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COVID-19 –  What Is Considered to be an Eye Care Emergency? 

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An eye care emergency is defined as medical care for conditions requiring prompt medical attention due to a sudden change in ocular or visual health.

Anything that causes pain or immediate discomfort and requires immediate medical attention.  This includes: any trauma to the eye, chemical exposure, foreign objects, eye infection, sudden allergic reaction.  If you have an eye emergency, we can help you with immediate care, in order to avoid permanent damage to your vision.

Most eye emergencies are better treated by an experienced optometrist rather than at a hospital emergency room that might be staffed by ER doctors.  Local urgent care offices often refer their patients who have an eye emergency, to our office.

Going to the hospital for an eye emergency during the coronavirus pandemic isn't the fastest or safest way to treat the problem; the hospitals are already overloaded and you risk catching the virus during your visit. 

We, at Family Eye Care in Old Bridge NJ offer personalized treatment for a wide range of eye emergencies and other ocular conditions. Call our office at 1-732-679-2020 for further instructions or call the number provided in the voicemail.

What Is an Eye Emergency?

Eye emergencies refer to any sudden onset of symptoms or obvious eye trauma that affect vision. These emergencies range from severe eye pain or vision loss to a sudden blow to the eye or chemical exposure. Call us if you experience any of the following:

  • Eye pain
  • Bleeding of the eye
  • Blood in the white of the eye
  • Swollen or bulging eye
  • Vision loss or double vision
  • New eye flashes or floaters
  • Pupils that are unequal in size
  • Severe photophobia (light sensitivity)
  • Being hit in the eye
  • Bruising around the eye
  • Eye discharge
  • Suspected eye infection
  • Severe burning, stinging, itching eyes
  • Scratched or cut eye or eyelid
  • Split contact lenses in the eye
  • A piece of broken eyeglass lens in your eye
  • Foreign object stuck in the eye

If you’re uncertain whether or not your condition is an emergency, contact Family Eye Care immediately.

What Should I Do If I Have An Eye Emergency?

If you have a cut or foreign object in your eye, or if you suffered from other forms of eye trauma, DO NOT:

  • Rub your eye
  • Attempt to remove any foreign objects embedded in the eye
  • Use tweezers or swabs in your eye
  • Put any ointments or medication into your eye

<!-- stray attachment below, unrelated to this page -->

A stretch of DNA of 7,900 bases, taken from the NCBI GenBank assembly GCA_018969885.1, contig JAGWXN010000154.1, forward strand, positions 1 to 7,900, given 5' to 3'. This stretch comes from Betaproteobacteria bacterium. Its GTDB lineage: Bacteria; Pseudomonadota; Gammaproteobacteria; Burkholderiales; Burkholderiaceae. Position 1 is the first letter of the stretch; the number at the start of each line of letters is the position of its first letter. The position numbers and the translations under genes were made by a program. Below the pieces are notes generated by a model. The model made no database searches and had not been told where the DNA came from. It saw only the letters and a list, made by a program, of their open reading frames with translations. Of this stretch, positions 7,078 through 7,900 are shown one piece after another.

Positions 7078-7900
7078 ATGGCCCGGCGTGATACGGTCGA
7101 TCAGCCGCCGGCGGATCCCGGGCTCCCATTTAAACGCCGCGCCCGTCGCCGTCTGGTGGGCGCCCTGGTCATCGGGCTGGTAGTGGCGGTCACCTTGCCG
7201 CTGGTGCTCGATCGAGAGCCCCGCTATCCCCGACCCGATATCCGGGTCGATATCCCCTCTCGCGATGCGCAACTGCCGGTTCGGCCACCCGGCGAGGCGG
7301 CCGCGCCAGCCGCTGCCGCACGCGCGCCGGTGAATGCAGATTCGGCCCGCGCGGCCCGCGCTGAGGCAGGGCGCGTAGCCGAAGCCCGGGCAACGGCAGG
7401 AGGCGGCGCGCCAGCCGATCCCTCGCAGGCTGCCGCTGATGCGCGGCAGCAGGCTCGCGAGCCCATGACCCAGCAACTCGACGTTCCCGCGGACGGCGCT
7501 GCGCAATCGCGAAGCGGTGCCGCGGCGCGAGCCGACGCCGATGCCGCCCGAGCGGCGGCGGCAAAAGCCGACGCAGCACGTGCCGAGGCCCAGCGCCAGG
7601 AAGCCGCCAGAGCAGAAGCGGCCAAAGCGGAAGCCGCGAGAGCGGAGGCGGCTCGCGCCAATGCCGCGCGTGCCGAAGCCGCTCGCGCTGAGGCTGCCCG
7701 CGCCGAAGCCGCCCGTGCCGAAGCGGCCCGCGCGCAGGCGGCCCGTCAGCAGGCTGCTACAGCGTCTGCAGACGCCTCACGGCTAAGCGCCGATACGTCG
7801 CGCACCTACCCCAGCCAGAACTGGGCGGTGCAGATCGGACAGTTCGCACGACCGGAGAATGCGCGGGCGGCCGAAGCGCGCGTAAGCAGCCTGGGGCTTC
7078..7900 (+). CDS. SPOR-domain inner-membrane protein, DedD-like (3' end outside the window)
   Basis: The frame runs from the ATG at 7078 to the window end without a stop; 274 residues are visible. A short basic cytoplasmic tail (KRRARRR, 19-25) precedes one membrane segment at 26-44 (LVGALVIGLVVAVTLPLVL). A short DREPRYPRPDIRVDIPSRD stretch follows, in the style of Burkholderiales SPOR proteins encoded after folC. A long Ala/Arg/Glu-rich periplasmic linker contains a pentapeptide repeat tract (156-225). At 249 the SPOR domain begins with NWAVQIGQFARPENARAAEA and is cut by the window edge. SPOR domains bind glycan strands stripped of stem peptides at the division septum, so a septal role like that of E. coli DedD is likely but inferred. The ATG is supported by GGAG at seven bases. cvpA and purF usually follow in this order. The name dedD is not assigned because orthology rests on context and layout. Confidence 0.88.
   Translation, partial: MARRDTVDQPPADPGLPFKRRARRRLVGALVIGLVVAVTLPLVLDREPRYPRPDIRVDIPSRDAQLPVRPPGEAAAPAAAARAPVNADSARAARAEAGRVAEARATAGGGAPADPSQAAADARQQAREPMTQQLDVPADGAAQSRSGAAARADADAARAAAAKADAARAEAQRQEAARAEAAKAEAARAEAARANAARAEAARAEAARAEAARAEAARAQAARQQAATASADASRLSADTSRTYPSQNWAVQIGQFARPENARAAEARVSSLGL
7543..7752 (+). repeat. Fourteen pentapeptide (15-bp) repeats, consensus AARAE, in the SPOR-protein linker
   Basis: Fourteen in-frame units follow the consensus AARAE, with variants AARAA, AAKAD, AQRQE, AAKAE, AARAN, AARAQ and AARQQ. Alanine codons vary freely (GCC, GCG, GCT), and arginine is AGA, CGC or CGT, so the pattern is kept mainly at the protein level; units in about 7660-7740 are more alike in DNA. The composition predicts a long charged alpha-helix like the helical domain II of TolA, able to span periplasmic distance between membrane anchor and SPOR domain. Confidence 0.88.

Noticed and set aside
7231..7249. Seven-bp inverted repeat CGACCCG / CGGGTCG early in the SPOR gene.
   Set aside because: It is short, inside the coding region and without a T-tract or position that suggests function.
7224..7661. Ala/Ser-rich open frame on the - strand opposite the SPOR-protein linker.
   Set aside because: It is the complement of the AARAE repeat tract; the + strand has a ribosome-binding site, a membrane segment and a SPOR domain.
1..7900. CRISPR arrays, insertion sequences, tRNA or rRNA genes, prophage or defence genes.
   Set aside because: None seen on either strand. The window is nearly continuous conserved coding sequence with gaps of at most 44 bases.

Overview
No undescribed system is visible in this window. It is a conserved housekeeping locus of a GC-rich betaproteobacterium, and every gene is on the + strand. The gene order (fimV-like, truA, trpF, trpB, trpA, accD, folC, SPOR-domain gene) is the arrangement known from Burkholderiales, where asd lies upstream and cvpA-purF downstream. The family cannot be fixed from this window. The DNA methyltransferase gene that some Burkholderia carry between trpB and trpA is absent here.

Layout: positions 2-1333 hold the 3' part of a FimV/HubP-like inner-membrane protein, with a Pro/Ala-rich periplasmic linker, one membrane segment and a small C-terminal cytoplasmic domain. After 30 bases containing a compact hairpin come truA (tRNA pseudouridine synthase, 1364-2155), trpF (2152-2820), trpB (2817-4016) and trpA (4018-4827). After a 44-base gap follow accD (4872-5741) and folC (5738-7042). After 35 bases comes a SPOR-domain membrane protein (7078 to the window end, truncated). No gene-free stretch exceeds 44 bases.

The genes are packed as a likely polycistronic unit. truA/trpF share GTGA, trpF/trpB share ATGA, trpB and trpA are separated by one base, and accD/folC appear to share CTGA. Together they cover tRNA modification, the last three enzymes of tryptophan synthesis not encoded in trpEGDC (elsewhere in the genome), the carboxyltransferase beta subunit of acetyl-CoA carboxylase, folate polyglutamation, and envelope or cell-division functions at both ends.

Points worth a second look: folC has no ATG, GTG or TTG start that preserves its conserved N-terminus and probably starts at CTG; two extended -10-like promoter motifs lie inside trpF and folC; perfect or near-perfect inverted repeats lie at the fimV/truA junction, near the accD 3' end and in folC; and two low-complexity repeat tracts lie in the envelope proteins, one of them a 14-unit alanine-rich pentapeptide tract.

First Aid for Eye Injuries

Refer to the following guidelines to prevent any long-term vision loss or eye damage.

Chemical Exposure

If a contact lens is in the eye, do not attempt to remove the contact lens using your fingers. Instead, flush saline solution or water over the lens immediately as it may dislodge the lens. Contact lenses can trap harmful chemicals against the cornea, causing unnecessary damage.

Call us for emergency medical care promptly after flushing.

To avoid eye exposure to toxic or abrasive chemicals, always wear protective eyewear and use caution when handling these types of products.

Foreign Object

Your first instinct might be to rub your eye to get the foreign object out, but try to resist rubbing because it can further damage your eye.  Try flushing it out first, under a faucet or with a spray from a bottle of saline.  First, wash your hands with warm water and soap to prevent contamination or infection.  You may need to gently lift the upper eyelid using your fingers.  Sometimes, the tearing alone is enough to flush out the foreign object.

if this does not work, then call us.

A Blow to the Eye

To treat a black eye, apply a cold compress to decrease swelling and support healing. Use the compress for 5 to 10 minutes at a time, allowing the eye to rest between applications. A cold compress can be made by wrapping a bag of peas, or other soft frozen items, in a clean cloth.

Never place ice directly on the skin; use a clean cloth between the skin and ice.

Call our office, Family Eye Care in Old Bridge, NJ, immediately if you notice any of the following symptoms after the eye is impacted:

  • Changes in vision
  • Persistent or increasing pain
  • Bleeding or any blood on the outside or inside the eye
  • Any visible difference to the appearance of your eyes

Cut or Puncture to the Eye

This type of injury always requires immediate medical care, so after you call us, make sure to follow these precautionary measures to avoid further injury:

  • Don't attempt to remove something embedded in the eye
  • Don’t wash the eye or eyelid
  • Try to shield the eye with something protective, for example – use a pad of cotton wool as an eye shield and tape it to the surrounding eye area

If you have an eye emergency, don't delay treatment. Timing is everything — the earlier you get treatment, the less vision damage you'll have over the long term. Take immediate action by contacting us.  We are equipped to treat eye emergencies.

We, at Family Eye Care in Old Bridge, serve patients from Old Bridge, Matawan, Aberdeen, Marlboro, Manalapan, South Amboy, East Brunswick, and those throughout NJ.